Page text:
Jazz à la Mode

NEPR: Weekdays, 8 p.m. – 11 p.m.

Welcome to Jazz à la Mode, which airs weeknights between 8-11 p.m. on 88.5FM.  Jazz à la Mode draws on the rich and varied traditions of jazz from the 1920’s to the present.  Whether it’s a classic recording by Louis Armstrong or Billie Holiday, a great standard by Harold Arlen or Duke Ellington, modern jazz landmarks by Miles Davis or John Coltrane, or the latest by Gregory Porter or Wynton Marsalis, Jazz à la Mode has plenty to satisfy your tastes.

Find Jazz à la Mode archived blog posts.

Listen to Jazz à la Mode on demand

The legendary Claude Jeter made one of his final appearances as leader of the Swan Silvertones at the 1966 Newport Folk Festival. The Silvertones founder was 52 at the time, and he would live another 42 years, but by then he'd tired of the ceaseless travel and modest reward of the gospel highway.

It took a "country boy" who "stayed out all night long" to create the modern Chicago blues. With his 1948 Aristocrat release, "I Can't Be Satisfied" b/w "I Feel Like Goin' Home," Muddy Waters transformed a pair of songs he'd first recorded on the Stovall Plantation in Mississippi into the urgent, amplified sound of post-war urban blues.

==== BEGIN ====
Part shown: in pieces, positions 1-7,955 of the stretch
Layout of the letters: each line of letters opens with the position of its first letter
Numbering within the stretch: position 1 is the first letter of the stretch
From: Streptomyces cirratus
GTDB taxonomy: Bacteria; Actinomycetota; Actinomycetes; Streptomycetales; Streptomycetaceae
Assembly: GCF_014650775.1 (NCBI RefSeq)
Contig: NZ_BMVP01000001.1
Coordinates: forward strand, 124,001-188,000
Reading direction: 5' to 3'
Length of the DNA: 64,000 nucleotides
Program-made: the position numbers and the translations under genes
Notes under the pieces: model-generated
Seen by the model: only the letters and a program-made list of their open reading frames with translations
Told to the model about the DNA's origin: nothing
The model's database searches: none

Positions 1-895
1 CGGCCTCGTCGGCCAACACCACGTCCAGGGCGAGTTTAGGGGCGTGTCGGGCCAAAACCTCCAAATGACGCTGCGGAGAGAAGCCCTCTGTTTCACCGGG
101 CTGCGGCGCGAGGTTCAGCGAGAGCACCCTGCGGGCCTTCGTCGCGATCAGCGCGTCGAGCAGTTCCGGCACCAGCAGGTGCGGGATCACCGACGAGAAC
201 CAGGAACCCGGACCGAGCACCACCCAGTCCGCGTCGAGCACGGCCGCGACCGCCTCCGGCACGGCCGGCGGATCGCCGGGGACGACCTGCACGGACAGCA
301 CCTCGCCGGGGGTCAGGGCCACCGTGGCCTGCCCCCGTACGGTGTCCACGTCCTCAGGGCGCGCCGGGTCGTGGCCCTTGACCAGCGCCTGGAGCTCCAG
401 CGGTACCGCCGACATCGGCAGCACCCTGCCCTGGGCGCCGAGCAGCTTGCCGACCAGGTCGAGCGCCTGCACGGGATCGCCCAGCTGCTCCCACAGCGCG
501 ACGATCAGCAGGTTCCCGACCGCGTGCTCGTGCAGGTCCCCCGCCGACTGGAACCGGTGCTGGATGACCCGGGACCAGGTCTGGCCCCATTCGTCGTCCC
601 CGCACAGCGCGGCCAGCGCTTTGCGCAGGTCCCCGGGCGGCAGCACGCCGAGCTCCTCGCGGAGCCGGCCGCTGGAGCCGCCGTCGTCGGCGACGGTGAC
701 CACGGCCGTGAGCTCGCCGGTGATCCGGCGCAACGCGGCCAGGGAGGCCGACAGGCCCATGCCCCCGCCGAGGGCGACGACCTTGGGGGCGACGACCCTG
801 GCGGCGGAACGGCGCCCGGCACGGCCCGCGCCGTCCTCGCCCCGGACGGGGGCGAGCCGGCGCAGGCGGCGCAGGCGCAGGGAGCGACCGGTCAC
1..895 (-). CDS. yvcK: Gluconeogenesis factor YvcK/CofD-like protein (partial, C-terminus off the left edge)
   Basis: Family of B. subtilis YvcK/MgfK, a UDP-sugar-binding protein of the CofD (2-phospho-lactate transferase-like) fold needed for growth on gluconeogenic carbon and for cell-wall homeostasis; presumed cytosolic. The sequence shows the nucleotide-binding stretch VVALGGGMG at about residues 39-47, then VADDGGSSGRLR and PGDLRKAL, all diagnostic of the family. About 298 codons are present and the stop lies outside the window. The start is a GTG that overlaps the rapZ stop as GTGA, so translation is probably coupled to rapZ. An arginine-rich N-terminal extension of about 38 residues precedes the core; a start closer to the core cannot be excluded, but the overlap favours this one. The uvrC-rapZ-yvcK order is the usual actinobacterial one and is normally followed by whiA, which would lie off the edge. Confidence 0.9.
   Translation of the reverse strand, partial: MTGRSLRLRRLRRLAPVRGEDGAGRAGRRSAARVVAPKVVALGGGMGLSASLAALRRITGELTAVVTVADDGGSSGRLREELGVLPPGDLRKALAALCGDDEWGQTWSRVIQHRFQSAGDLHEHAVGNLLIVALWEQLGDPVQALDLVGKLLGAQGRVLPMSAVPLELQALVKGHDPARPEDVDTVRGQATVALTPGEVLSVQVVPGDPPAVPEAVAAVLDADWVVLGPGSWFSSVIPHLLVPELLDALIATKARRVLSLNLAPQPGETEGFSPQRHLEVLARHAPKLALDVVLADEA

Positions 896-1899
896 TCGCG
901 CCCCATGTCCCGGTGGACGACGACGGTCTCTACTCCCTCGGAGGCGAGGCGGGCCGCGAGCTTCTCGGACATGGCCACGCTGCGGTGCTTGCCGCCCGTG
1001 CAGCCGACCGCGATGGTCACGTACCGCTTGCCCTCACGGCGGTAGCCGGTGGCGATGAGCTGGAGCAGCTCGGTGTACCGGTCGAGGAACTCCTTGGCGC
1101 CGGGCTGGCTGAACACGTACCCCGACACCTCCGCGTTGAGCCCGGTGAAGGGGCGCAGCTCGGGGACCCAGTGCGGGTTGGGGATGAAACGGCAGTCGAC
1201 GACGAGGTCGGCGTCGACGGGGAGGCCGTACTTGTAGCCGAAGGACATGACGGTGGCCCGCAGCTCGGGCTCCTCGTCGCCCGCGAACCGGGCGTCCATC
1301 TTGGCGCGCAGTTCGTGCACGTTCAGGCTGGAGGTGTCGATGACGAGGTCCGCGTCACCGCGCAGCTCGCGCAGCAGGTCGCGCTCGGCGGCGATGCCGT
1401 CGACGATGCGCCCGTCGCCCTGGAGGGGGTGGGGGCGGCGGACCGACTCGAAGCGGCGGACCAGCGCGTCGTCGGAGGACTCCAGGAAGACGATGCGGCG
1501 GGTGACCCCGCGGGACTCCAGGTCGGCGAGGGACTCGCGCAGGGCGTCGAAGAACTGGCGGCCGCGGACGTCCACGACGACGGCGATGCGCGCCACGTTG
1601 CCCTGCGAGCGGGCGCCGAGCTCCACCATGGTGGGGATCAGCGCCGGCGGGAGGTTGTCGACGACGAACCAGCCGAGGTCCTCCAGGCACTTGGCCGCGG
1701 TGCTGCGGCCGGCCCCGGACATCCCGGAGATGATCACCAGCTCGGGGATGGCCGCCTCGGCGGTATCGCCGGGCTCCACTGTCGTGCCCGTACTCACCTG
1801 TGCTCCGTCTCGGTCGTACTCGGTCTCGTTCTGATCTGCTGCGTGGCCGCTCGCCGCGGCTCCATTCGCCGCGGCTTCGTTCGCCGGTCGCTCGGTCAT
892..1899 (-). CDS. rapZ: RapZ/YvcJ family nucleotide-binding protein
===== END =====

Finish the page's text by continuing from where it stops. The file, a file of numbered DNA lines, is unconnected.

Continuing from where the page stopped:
One of the most substantial biographies I’ve read in recent years is the 2009 publication that Helene LaFaro-Fernandez devoted to her brother Scott.  The great bassist is best known for his work with the Bill Evans Trio between 1959 and ’61, and for the tragic car accident that claimed his life on July 6, 1961, two weeks after the trio’s legendary performance at the Village Vanguard. LaFaro burned like a meteorite, rising to the top rank of bassists in a few short years and working with a Who’s Who of jazz greats in the compressed time frame preceding his death at age 25.

Arthur Blythe
Stuart Nicholson

They call me a producer/host in the staff directory at NEPR, but this week, like many others, I feel more like a eulogist. Two days after writing a memorial tribute to my friend and jazz radio colleague Steve Schwartz, word came that Arthur Blythe died on Monday, at 76. The San Diego native had been sidelined with Parkinson's since 2005, but for a few decades he was one of the most potent forces in the music. I hadn't seen Blythe since the mid-'90s, but I heard him as often as possible after his arrival in New York around 1975.

My Irish-born grandmother lived by admonitions and apothegms. "There is nothing as virtuous as a man without the price." "Paper never refused ink." "A fool and his money are soon parted." Whenever I contemplate Ben Webster, I keep hearing Nana Reney's brogue intone another humbling rejoinder, "When the wine is in, the wit is out."

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